• For When You Need to Wear Clogs and Chunky Sweaters: Undercover by Beth Kephart. A teen girl who makes spending money as a professional Cyrano de Bergerac falls for her latest client and decides to break out of her shyness. And win a figure-skating competition. Yeah, you have to be there, but trust me — it’s beautiful.
  • Favorite Fairy Tale Retelling: Wildwood Dancing by Juliet Marillier. Twelve Dancing Princesses-plus-The Frog Prince-plus-A Sprinkling of Jane Austen-plus-It’s Set in Transylvania. Gotta read it to believe it.
  • Best Pop-Culture References: A Crooked Kind of Perfect by Linda Urban. The sleeper hit of 2007. What if your OCD dad went out to get you piano lessons, and came home with a jazz organ instead? You get to play The Greatest Hits of the ’70s instead of Mozart, that’s what. (Chopin’s Lunchbox, that’s rough!) Favorite quote: “‘Why is there no Greatest Hits of the ”80s?’ ‘There were no hits in the ’80s.'”
  • The Book I Wish I Had Read When I Was Fifteen: Evolution, Me, and Other Freaks of Nature by Robin Brande. A brave, funny book about an evangelical Christian girl who finds herself caught in the controversy surrounding the evolution unit in her high school biology class. It features cute puppies, cuter nerds, and some of the best references to Lord of the Rings, ever. Oh — this would be a great discussion book for church groups, if you’re looking.

  • Best Fantasy Novel for People Who Don’t Like Fantasy Novels: The New Policeman by Kate Thompson. Guess what: the reason you are always running late and feeling exhausted isn’t because you’re over-scheduled and stressed. It’s because time is leaking into fairyland. Yeah, you heard me. Required reading for fans of Irish folk music — there’s music at the end of every chapter. Ooo, and there’s a sequel comin’ out this year!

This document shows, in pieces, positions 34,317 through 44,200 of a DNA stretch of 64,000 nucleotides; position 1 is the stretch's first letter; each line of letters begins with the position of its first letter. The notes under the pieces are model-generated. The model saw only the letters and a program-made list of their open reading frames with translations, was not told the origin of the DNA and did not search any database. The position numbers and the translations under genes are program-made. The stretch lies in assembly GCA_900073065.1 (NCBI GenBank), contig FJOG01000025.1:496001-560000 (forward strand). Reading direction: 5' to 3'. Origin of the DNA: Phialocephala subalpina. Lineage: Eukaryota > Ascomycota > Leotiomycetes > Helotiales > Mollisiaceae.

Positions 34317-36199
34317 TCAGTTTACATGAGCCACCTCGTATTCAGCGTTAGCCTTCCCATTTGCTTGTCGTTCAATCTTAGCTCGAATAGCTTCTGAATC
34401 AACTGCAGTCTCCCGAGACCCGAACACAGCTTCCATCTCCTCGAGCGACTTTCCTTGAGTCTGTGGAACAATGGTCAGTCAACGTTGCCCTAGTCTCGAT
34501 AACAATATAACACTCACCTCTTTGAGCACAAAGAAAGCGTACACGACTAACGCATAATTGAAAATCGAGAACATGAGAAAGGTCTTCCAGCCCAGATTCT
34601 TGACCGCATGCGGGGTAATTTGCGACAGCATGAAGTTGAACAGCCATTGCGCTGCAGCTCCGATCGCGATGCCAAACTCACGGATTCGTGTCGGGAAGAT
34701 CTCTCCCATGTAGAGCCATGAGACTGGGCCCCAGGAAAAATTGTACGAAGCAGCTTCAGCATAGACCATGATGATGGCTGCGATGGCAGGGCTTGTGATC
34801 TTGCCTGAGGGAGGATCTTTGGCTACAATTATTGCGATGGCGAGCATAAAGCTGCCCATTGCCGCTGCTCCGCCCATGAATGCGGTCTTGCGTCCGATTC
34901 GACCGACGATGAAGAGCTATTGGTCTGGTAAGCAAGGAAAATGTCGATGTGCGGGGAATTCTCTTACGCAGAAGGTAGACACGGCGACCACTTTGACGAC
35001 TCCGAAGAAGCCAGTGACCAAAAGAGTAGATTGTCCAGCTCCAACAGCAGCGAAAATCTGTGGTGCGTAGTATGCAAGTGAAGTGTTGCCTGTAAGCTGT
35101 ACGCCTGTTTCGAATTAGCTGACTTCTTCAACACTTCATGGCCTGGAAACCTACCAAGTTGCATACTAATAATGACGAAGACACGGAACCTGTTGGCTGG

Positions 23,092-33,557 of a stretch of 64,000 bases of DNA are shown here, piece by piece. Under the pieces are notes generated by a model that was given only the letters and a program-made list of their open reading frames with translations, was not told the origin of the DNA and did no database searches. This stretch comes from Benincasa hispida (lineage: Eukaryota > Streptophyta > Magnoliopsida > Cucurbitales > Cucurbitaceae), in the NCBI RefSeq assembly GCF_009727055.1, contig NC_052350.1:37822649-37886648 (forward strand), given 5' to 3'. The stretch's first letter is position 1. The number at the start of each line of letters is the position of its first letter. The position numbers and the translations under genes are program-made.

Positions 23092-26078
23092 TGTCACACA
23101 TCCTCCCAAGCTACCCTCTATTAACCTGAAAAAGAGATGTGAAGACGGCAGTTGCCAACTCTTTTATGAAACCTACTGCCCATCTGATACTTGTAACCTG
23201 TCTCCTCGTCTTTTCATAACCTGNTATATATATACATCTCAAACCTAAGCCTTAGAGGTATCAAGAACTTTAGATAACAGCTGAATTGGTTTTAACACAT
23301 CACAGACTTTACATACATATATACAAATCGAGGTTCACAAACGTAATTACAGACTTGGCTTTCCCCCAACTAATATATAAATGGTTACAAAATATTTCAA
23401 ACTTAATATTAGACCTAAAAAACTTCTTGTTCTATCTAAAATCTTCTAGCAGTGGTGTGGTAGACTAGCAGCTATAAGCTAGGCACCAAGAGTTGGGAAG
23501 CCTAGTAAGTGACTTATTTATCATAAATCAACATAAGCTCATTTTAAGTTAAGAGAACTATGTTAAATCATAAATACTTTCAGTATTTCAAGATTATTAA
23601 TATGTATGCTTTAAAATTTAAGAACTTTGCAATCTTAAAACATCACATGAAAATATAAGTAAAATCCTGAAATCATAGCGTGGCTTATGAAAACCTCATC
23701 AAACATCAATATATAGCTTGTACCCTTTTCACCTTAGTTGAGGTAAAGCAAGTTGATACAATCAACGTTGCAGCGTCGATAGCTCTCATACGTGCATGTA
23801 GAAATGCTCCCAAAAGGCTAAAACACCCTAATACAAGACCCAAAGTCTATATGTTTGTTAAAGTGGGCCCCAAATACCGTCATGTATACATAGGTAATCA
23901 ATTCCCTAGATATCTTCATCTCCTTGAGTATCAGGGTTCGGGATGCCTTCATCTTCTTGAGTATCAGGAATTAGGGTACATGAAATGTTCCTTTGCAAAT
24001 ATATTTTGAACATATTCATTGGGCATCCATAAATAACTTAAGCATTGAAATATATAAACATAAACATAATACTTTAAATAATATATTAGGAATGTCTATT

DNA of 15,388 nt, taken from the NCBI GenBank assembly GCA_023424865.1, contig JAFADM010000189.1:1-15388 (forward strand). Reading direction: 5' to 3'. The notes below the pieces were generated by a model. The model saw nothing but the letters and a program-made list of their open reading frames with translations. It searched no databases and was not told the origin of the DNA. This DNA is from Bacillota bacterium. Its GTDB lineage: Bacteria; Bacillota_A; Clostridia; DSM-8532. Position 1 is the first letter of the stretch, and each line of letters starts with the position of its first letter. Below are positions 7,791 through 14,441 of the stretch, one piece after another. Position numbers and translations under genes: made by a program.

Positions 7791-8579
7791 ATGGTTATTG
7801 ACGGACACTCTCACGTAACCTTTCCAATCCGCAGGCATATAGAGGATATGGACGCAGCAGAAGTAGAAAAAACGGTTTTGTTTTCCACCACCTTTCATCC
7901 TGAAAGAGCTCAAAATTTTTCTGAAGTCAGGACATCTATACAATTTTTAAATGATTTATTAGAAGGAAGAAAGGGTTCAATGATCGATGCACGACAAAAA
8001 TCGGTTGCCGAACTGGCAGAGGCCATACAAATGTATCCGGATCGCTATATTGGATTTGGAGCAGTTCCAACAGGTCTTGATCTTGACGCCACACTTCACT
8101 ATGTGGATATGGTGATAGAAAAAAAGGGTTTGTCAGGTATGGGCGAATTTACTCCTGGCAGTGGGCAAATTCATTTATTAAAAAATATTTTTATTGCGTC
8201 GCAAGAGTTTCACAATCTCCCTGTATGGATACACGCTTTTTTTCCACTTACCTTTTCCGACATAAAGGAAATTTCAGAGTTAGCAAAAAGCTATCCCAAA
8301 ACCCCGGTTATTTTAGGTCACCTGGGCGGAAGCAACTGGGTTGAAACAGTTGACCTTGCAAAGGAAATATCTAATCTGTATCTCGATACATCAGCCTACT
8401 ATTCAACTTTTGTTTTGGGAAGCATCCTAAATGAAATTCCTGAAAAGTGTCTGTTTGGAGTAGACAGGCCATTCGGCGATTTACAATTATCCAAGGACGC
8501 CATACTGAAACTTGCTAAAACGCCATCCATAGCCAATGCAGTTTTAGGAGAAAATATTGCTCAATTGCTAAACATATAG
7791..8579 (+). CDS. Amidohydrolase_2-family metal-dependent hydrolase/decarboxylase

• By Gum, it’s Living History!: Miss Spitfire: Reaching Helen Keller by Sarah Miller. A sensitive, sweet novelization of the “Miracle Worker” story, told from the perspective of Annie Sullivan. Includes a Symbolic Doll, in case you’re interested.
  • Best Kick-Butt Female Character: Book of a Thousand Days by Shannon Hale. Look, kids! It’s an obscure Grimm Bros. tale reset in medieval Mongolia! Featuring Dashti the humble mucker-maid, who manages to escape from a tower prison, defeat the evil invading horde, and win the heart of the swoon-worthy prince, using naught but good sense and hard work. Tip of the hat to you, Dashti-girl!